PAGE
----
Table of Contents

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  1. Preface
  2. Understanding Pipeline Partitioning
  3. Partition Points
  4. Partition Types
  5. Pushdown Optimization
  6. Pushdown Optimization and Transformations
  7. Real-time Processing
  8. Commit Points
  9. Row Error Logging
  10. Workflow Recovery
  11. Stopping and Aborting
  12. Concurrent Workflows
  13. Grid Processing
  14. Load Balancer
  15. Workflow Variables
  16. Parameters and Variables in Sessions
  17. Parameter Files
  18. FastExport
  19. External Loading
  20. FTP
  21. Session Caches
  22. Incremental Aggregation
  23. Session Log Interface
  24. Understanding Buffer Memory
  25. High Precision Data

Advanced Workflow Guide

Advanced Workflow Guide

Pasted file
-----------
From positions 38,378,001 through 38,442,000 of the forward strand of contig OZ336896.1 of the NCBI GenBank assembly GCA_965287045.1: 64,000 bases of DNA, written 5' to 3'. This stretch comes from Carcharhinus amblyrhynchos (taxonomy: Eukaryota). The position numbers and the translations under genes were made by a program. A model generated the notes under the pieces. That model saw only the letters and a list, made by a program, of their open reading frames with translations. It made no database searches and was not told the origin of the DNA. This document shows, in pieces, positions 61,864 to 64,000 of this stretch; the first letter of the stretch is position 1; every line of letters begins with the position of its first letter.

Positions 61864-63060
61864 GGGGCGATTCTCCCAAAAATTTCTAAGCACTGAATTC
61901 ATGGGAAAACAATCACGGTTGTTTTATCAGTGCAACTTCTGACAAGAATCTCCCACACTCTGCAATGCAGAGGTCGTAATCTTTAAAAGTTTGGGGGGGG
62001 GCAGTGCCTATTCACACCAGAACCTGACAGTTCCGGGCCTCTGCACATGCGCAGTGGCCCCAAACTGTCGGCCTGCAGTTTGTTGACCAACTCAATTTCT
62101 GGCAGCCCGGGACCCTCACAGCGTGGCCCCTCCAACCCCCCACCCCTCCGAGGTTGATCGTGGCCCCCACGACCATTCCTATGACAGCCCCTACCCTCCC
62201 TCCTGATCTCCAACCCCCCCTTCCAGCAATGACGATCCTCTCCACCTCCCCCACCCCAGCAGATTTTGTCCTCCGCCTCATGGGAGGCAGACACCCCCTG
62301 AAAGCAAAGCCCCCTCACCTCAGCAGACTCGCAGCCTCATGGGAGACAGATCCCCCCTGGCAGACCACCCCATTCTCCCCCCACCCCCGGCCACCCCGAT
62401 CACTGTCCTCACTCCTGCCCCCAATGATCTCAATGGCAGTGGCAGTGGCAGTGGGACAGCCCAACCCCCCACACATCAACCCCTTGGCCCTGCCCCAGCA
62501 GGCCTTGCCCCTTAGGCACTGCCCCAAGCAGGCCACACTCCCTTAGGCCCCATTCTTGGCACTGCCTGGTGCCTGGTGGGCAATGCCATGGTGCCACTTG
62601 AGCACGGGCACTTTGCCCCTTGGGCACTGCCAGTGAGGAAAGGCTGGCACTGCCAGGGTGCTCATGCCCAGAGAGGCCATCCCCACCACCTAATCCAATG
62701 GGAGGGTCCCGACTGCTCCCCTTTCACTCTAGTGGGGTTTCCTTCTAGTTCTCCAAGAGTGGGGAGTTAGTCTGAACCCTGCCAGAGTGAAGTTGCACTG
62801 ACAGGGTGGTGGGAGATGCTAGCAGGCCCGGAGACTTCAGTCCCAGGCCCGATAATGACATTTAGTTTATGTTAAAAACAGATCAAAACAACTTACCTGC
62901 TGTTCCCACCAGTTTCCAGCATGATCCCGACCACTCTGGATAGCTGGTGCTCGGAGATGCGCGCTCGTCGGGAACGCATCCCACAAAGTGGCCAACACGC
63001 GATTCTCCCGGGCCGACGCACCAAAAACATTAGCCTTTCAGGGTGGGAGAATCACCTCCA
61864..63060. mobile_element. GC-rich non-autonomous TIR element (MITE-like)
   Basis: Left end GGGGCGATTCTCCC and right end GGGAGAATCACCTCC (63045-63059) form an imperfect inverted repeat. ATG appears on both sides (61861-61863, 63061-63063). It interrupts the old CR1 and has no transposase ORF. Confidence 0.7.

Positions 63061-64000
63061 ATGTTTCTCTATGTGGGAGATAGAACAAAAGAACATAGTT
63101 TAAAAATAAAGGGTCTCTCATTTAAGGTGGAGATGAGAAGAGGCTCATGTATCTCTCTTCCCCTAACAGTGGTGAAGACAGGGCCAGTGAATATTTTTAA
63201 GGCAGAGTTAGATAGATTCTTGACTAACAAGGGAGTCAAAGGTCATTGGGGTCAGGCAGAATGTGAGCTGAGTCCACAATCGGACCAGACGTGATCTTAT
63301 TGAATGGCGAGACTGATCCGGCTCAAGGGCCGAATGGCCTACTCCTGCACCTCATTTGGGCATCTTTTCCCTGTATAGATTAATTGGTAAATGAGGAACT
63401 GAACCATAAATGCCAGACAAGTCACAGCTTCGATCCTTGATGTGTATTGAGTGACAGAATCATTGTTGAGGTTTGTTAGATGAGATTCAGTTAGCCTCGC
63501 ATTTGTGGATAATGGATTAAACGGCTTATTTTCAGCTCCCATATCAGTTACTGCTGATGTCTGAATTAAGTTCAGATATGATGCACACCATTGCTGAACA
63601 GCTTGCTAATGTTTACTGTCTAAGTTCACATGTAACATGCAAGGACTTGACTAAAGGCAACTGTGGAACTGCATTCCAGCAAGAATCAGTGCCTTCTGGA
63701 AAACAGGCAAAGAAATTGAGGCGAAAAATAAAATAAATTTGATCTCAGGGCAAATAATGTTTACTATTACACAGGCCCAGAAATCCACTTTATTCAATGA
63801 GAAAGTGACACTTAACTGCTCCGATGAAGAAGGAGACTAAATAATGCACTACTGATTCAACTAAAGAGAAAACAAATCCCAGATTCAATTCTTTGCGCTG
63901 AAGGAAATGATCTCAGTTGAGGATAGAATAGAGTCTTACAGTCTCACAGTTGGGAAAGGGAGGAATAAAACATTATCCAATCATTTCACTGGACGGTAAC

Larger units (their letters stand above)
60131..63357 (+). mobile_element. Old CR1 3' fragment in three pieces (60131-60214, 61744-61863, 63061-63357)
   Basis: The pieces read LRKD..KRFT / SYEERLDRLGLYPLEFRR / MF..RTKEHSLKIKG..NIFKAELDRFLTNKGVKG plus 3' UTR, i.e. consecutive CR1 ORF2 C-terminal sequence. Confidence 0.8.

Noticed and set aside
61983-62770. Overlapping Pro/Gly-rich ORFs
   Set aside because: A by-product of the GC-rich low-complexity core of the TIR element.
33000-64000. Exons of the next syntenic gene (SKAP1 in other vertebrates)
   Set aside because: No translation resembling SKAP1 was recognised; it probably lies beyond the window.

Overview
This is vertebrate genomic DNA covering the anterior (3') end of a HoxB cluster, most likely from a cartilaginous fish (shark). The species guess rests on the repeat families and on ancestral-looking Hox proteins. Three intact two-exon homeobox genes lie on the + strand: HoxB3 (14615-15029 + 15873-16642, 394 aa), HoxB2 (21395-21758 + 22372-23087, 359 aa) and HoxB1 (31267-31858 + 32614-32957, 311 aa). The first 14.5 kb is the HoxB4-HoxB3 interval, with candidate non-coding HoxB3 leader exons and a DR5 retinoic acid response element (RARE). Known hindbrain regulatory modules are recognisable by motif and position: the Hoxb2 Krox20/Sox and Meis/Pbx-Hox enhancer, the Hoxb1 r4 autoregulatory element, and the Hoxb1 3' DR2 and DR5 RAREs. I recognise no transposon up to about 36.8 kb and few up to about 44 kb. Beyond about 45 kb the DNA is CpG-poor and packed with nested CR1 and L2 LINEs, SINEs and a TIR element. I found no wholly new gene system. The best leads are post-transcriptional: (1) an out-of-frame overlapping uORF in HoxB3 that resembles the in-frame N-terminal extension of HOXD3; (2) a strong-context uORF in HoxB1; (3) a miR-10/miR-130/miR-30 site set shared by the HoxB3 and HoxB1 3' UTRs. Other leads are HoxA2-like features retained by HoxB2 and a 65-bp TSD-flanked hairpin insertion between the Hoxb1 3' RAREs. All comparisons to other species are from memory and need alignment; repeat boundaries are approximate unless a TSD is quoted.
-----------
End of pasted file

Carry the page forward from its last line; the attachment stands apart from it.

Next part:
Getting Run-Time Information

Getting Run-Time Information

Use built-in session parameters to get run-time information such as folder name, Integration Service name, and source and target table name. You can use built-in session parameters in post-session shell commands, SQL commands, and email messages. You can also use them in input fields in the Designer and Workflow Manager that accept session parameters.
For example, you want to send a post-session email after session “s_UpdateCustInfo” completes that includes session run statistics for Source Qualifier “SQ_Customers” and target “T_CustInfo.” Enter the following text in the body of the email message:
Statistics for session $PMSessionName Integration service: $PMIntegrationServiceName Source number of affected rows: $PMSQ_Customers@numAffectedRows Source number of dropped rows: $PMSQ_Customers@numRejectedRows Target number of affected rows: $PMT_CustInfo@numAffectedRows Target number of applied rows: $PMT_CustInfo@numAppliedRows Target number of rejected rows: $PMT_CustInfo@numRejectedRows
You can also use email variables to get the session name, Integration Service name, number of rows loaded, and number of rows rejected.


Updated November 14, 2019